Vapes seized from students at school have significant amounts of nickel, lead, and chromium BBC News has found.
Vapes used in Baxter College in Kidderminster were tested in a laboratory.
The research showed that children using these products could be breathing in more than twice the recommended daily amount of lead and nine times more than the recommended amount of nickel.
Sure, vapes contain harmful chemicals like those found in cigarettes.
High exposure to lead in children could influence the nervous system’s central and brain development, per the World Health Organization.
Vapes are believed to be used extensively by students in secondary schools in the UK. Baxter College is not alone in trying to stop smoking during school hours.
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The Inter Scientific laboratory in Liverpool collaborates with vape producers to ensure that regulatory standards are adhered to and tested 18 vapes.
Most were narcotics and had not been tested before being offered for sale in the UK.
Lab Co-founder David Lawson said: “In 15 years of testing, I’ve not seen lead in any device.
“None of them should be sold on the market. They violate all regulations on the permissible amounts of metal.
“They are the worst set of results I’ve ever seen.”
The study found that in “highlighter vapes” – designed using bright colors that make them look like highlighter pens the quantities of the metals that were found included:
- lead 12 micrograms per gram, 2.4 times the stipulated safe exposure limit
- nickel – 9.6 times safe levels
- chromium levels – 6.6 times the safe level
The metals were believed to be derived through the heating elements, but tests proved they were present in the e-liquid.
In the lab, tests revealed carbonyls, a class of compounds that break down as the e-liquid warms to form chemicals like formaldehyde and acetaldehyde. These are also present in cigarettes – at a rate ten times higher than the levels found in e-liquids that are legal. Some were even higher than cigarettes.
Manufacturers must adhere to regulations regarding ingredients, packaging, and marketing. All E-cigarettes and e-liquids must be regulated by the Medicine and Health Care Products Regulatory Agency (MHRA). The agency is not obliged to verify the claims in documents and does not have the power to examine products that are not registered.
MHRA head of electronic cigarettes, Craig Copland, said the results would be examined to determine whether the vapes could pose a health risk.
BBC News showed the findings to Baxter College pupils Leon and Oscar, whose vapes were confiscated. They confessed in a previous interview that they were addicted to nicotine and fought to give the habit of smoking.
Image caption, Baxter College pupils Leon and Oscar learning about their confiscated vapes
The boys claim it’s easy to overlook the dangers.
“You won’t really care, if you’re addicted to it – you’ll just forget about it,” Oscar declared.
Leon believes that regulation and policing should do more to combat the problem.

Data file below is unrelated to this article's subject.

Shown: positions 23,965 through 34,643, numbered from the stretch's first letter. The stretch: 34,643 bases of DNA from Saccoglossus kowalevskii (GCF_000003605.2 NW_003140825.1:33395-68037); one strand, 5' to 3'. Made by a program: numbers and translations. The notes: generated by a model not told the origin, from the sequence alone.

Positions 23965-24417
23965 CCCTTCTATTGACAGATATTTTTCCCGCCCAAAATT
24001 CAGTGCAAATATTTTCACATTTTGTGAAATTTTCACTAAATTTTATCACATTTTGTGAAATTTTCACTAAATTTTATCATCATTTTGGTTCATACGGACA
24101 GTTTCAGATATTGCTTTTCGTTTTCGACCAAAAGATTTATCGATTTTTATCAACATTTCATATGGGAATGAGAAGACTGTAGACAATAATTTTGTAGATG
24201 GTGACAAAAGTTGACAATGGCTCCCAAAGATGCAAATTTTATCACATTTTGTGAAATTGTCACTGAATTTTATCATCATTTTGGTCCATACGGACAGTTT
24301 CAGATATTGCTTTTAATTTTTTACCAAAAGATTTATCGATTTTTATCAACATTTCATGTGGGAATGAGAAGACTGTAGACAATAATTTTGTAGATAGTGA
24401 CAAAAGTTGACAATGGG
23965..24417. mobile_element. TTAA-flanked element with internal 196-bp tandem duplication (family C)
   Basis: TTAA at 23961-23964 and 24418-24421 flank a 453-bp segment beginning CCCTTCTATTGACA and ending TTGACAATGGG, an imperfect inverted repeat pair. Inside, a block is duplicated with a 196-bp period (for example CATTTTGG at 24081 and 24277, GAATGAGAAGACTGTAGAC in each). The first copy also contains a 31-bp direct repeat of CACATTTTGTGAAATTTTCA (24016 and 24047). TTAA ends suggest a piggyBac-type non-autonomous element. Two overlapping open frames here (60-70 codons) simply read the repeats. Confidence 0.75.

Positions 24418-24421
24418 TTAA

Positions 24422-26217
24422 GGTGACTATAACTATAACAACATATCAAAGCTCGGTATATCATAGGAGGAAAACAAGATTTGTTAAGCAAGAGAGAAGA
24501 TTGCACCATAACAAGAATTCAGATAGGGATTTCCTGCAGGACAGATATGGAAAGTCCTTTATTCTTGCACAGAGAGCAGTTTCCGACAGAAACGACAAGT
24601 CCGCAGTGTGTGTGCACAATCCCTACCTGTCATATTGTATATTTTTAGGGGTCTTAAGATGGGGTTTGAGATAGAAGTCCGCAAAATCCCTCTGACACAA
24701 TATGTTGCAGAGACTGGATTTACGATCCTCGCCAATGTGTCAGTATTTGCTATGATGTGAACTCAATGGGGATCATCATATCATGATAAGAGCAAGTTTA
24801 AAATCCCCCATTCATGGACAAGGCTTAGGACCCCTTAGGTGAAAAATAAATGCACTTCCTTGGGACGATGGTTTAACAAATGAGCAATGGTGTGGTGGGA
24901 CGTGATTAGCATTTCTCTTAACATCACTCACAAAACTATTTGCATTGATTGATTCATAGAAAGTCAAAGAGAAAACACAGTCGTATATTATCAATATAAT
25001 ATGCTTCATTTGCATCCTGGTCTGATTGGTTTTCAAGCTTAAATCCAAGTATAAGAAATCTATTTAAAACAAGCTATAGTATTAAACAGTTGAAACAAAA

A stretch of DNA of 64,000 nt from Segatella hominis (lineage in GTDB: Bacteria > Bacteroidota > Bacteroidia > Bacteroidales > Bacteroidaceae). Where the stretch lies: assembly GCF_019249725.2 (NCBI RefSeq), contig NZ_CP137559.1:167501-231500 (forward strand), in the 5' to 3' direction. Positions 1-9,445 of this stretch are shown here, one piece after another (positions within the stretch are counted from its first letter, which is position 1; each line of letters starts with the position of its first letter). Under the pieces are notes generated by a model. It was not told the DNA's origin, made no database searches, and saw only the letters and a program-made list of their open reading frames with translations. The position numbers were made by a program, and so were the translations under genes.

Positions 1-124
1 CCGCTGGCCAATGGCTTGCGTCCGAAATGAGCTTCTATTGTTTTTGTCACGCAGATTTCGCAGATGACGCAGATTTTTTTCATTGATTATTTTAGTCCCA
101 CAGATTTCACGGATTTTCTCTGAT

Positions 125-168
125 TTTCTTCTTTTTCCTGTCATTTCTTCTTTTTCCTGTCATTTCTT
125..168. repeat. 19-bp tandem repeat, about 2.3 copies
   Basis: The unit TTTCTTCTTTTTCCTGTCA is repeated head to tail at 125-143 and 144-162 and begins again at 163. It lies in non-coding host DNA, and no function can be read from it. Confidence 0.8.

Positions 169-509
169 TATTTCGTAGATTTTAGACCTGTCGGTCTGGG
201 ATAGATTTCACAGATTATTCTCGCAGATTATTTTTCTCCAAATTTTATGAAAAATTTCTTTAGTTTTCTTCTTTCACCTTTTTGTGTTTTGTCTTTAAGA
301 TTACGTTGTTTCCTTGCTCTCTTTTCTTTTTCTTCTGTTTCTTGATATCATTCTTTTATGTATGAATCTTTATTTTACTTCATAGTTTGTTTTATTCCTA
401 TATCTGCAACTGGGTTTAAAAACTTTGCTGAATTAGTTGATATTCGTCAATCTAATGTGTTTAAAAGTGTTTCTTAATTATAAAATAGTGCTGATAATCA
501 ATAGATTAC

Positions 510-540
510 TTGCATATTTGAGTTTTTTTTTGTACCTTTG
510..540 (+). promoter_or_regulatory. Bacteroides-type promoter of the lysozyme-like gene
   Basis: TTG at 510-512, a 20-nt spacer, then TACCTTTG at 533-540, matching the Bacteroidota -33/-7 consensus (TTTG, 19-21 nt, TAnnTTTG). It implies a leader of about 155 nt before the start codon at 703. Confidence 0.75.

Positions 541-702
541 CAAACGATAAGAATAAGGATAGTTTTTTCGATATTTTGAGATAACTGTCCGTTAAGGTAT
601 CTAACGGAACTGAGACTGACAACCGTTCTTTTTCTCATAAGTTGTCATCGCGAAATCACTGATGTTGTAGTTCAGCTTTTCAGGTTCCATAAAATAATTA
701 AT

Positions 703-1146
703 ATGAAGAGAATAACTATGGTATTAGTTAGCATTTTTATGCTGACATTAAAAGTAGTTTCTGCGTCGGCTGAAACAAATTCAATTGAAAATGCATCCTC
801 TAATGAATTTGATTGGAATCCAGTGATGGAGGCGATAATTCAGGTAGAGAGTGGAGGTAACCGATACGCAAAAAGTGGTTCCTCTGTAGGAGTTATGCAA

“They’re not really as bothered as they should be,” he added.
The head instructor Mat Carpenter was horrified by the results. He’s installed sensors in the school’s toilets to limit the chances of vaping.
“It’s been part of youth culture for a long time and we are a long way behind the curve in influencing children’s behaviour around this, which is why we need such a strong message,” Mr. Carpenter declared.
“As a society we are capable of holding two messages, one that if you smoke already vaping can have a positive effect on your health, but children should not be vaping.”
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University of Nottingham epidemiology professor John Britton, who sits on the Royal College of Physicians Tobacco Group, said that inhaling the metals can be hazardous.
“Lead is a neurotoxin and impairs brain development, chrome and nickel are allergens and metal particles in general in the bloodstream can trigger blood clotting and can exacerbate cardiovascular disease,” he added.
“The carbonyls are mildly carcinogenic and so with sustained use will increase the risk of cancer – but in legal products, the levels of all of these things is extremely low so the lifetime risk to the individual is extremely small.”
However, Mr. Lawson claimed that there had been more of an increase in illicit products recently, in recent months, and “some of these are hard to distinguish between the ones which are potentially legal.”
Prof. Helen Stokes-Lampard, Chair of the Academy of Medical Royal Colleges, said she had been “genuinely shocked” by the findings.
“Unregulated products should be removed from our streets and out of our stores, and our children must be secured.
“Vaping is something we should be avoiding if we can, albeit better than smoking. If you have any suspicion that your child is using an illicit vape, this is dangerous for their health. Please intervene,” she warned parents and caregivers.
The government has provided PS3m to combat the sales of illicit tobacco products in England. The plan is to increase the number of testing purchases and have the vapes removed from stores, and it is asking for proof to reduce the number of youngsters who can access vapes.
It is against the law to sell vapes to children under 18. However, a YouGov survey conducted in March and April of Action on Smoking and Health shows a surge in experimental vaping among 11 to 17-year-olds, ranging from 7.7 percent in the previous year to 11.6 percent.